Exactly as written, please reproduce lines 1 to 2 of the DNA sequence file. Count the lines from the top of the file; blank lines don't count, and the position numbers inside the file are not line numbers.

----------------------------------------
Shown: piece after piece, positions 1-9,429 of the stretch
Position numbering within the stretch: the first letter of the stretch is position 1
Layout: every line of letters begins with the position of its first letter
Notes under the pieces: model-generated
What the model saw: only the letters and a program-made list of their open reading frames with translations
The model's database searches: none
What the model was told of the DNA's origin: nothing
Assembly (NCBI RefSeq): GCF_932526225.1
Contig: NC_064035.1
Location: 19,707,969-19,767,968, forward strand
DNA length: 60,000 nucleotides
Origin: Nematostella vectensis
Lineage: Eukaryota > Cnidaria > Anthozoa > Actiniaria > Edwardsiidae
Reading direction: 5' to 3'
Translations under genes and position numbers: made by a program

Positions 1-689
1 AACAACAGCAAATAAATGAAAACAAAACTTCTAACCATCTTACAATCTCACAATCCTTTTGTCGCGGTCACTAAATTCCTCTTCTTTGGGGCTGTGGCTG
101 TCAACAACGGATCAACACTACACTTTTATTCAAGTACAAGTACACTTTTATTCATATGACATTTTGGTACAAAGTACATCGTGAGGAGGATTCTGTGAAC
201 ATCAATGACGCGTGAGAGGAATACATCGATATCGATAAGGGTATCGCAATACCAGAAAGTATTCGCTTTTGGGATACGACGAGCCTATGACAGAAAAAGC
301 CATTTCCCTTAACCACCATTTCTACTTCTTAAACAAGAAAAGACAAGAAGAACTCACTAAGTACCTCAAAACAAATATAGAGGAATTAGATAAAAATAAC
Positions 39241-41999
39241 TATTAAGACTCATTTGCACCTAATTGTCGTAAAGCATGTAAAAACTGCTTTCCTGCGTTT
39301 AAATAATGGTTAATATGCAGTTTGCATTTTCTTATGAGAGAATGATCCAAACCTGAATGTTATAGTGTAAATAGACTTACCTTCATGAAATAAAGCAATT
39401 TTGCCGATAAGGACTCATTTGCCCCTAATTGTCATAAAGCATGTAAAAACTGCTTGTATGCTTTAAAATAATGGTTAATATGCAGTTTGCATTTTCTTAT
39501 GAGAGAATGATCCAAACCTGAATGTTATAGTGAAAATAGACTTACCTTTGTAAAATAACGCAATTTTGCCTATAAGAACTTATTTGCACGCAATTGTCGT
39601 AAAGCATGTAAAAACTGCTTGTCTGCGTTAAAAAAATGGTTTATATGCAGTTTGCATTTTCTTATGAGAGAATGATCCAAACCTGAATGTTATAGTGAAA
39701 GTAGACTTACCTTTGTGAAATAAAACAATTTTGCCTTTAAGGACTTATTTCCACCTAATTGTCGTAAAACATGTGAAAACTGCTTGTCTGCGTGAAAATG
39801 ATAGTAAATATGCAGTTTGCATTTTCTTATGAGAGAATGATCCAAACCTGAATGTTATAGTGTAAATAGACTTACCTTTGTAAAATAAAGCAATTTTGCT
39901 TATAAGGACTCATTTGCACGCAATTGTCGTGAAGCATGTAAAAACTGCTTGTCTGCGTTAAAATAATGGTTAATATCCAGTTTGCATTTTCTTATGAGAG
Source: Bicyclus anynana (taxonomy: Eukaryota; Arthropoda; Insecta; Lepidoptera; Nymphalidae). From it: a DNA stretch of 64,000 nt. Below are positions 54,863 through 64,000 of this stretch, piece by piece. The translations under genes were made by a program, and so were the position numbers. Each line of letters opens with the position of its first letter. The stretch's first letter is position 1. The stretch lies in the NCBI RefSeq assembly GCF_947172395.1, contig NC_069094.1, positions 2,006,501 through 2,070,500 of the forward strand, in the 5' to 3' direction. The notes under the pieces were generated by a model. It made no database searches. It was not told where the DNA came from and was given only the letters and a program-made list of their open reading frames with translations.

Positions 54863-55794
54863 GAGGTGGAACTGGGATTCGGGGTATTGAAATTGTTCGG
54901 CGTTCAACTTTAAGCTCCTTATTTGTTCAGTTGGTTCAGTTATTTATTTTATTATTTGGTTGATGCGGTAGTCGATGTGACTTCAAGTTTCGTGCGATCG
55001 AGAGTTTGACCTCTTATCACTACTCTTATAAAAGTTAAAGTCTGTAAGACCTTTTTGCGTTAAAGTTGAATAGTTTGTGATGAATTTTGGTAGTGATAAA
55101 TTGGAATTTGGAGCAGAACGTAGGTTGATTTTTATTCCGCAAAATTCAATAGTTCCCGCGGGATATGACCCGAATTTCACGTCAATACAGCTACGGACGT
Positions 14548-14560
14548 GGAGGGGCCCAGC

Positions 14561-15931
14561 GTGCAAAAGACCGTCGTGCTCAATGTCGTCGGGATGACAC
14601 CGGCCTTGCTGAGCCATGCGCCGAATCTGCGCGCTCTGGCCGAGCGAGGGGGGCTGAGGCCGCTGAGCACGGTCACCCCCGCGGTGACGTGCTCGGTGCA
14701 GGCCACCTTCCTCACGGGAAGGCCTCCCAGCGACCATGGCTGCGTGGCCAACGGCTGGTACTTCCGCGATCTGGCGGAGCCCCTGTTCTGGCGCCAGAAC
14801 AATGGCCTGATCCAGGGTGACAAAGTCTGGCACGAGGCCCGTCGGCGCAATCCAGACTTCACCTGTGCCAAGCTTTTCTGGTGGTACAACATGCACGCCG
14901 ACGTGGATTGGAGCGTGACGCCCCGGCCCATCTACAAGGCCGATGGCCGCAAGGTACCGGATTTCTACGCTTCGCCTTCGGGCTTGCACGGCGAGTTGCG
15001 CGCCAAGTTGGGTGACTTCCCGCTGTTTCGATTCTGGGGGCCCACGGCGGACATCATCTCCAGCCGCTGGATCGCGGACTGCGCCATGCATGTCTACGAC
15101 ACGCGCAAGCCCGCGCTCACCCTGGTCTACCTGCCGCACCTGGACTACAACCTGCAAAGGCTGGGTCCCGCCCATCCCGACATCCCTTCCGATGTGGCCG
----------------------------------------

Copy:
Shown: piece after piece, positions 1-9,429 of the stretch
Position numbering within the stretch: the first letter of the stretch is position 1